What would happen if the world ran out of cheap labour? It’s a threat, or an opportunity, depending on your perspective. But it could happen in our lifetime. In an earlier post I described how unemployment was low but wages weren’t rising. If job growth were to continue all around the world, we could soon be surprised that there are few people left on earth who will work for low wages.
In a January 2018 New York Times article from January 2018, the article points to a global economic up-swing. The reason why the economy is improving is different in every country. The global economy has been recovering for a decade, since the 2008 recession arising from the sub-prime mortgage fiasco in the U.S. This time around, the thriving economy is different. Economists note that because the growth is broad-based, there are fewer star performers. If any one country slips into a recession, the rest of the global economy could keep things going strong. The world economy is forecast to grow by 3.9 percent in 2018 and 2019. This growth includes a lot of developing countries.
However, this may be a house of cards about to come crashing down once you factor in the “Lewis turning point.” The Lewis turning point describes when a developing country grows enough and creates enough jobs that there is no more surplus labour. That means that in order for businesses to grow they must offer higher wages than other employers to draw people away, such that economic growth causes wage growth. Before the turning point, investors grow their businesses taking for granted an unlimited supply of cheap labour. After this turning point, the country sees notable changes in their society. People suddenly stop working in the very lowest-paid jobs. Employers offering benefits and job-permanence develop an edge over the competition. Workers get picky about where they want to work.
In this interesting article on a website called The Diplomat, researcher Dmitriy Plekhanov looks into the speculation that China’s era of cheap labour has come to an end. The methods of measurement are complicated and confusing, but in brief:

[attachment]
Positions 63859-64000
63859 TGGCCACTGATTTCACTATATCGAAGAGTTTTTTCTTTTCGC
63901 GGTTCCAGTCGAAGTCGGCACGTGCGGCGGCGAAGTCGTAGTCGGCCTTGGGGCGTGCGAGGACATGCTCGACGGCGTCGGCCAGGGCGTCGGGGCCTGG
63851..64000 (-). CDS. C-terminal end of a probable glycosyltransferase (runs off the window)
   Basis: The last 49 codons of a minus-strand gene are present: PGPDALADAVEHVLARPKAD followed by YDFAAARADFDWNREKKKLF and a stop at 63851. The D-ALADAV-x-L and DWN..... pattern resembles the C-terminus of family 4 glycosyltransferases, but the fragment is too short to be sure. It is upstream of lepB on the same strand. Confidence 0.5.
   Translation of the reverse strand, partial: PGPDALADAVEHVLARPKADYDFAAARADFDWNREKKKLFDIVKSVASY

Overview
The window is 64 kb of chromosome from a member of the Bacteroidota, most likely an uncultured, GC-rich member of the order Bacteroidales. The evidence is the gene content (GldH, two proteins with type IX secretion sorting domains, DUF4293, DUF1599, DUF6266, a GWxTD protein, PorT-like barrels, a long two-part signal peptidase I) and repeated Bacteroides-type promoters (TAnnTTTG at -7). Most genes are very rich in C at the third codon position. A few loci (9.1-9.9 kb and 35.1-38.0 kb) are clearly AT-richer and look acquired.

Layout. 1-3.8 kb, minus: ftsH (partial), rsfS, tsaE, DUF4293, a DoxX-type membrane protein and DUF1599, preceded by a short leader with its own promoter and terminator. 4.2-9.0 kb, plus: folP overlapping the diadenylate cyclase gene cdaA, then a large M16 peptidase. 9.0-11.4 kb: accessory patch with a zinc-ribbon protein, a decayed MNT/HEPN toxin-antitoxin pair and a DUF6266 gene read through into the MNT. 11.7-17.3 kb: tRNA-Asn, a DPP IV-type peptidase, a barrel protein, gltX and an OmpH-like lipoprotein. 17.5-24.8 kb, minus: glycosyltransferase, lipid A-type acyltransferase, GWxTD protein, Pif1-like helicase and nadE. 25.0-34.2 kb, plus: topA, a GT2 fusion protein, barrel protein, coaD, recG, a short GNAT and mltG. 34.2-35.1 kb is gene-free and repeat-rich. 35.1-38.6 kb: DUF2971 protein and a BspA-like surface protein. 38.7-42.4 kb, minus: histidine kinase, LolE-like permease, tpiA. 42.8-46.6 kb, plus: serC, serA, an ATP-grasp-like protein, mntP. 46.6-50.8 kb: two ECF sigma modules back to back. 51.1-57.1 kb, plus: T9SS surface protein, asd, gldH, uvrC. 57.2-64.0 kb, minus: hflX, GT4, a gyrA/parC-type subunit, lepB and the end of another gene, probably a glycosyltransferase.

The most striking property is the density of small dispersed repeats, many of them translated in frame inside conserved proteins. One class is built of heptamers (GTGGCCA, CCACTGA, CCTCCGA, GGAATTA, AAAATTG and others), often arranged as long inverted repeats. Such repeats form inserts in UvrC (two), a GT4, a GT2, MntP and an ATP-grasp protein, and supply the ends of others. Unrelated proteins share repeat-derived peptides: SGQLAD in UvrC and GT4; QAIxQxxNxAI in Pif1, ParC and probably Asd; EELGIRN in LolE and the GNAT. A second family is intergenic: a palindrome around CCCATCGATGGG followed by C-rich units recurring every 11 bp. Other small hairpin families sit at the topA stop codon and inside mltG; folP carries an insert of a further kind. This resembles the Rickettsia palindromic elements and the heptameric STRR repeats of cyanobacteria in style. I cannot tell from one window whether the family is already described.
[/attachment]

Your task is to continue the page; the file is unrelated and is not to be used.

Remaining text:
“No matter which indicators are employed, they all point out that wages have more than doubled since the year 2009. Such a pace of growth obviously has serious implications for the Chinese labor market and its international competitiveness in terms of relative wages. The pool of cheap labor has definitely dried up.”
These changes narrow the wage gap between Chinese labour and the rest of the world.
There has been an active debate for some time about whether China has reached, or is about to reach, the Lewis turning point. One paper from 2011 asserted that it had already happened. Over at the International Monetary Fund a paper in 2013 estimated that the turning point “will emerge between 2020 and 2025.” The paper notes that demographics will be a major issue. Due to the aging of the population and their drop in fertility a few decades ago, China’s labour market is now at its peak size and will start to shrink in the near future.
It’s important to consider China in the context of the global economy. For some time, globalization has been perceived to be a phenomenon of manufacturing job disappearing in the industrialized world and then re-emerging in China. Yes, there were other low-wage countries to relocate to, but China was the big kahuna. If this low-wage option disappears for investors, they must suddenly look to other countries with fewer workers. Switching countries for a second, an article from January 2017 notes that India needs to create 16 million jobs to reach the Lewis turning point. The article interprets that this is a lot of jobs, but that’s almost nothing in the global scale. We’re not very far away from both China and India running out of surplus labour.
This means that investors must go farther afield. The Times article describes a major investment being made in Rwanda, which might have been a no-go zone in years gone by. In those cases where investors stick with their domestic populations, they need to change their perspective and seriously consider hiring ex-convicts, people with limited education, people with disabilities, and those who have experienced prolonged bouts of unemployment. Employers can find contractors in the gig economy, but those contractors can also become scarce given that gig workers are part of the labour market.
All around, it is employers themselves that must put on a good show at the selection interview. So if you ever thought human resources was a support function, think again. Your competitive pay position, the quality of the employment experience, and the effectiveness of your recruiting function might become critical to business success. Oh, and by the way …don’t tell the unions.
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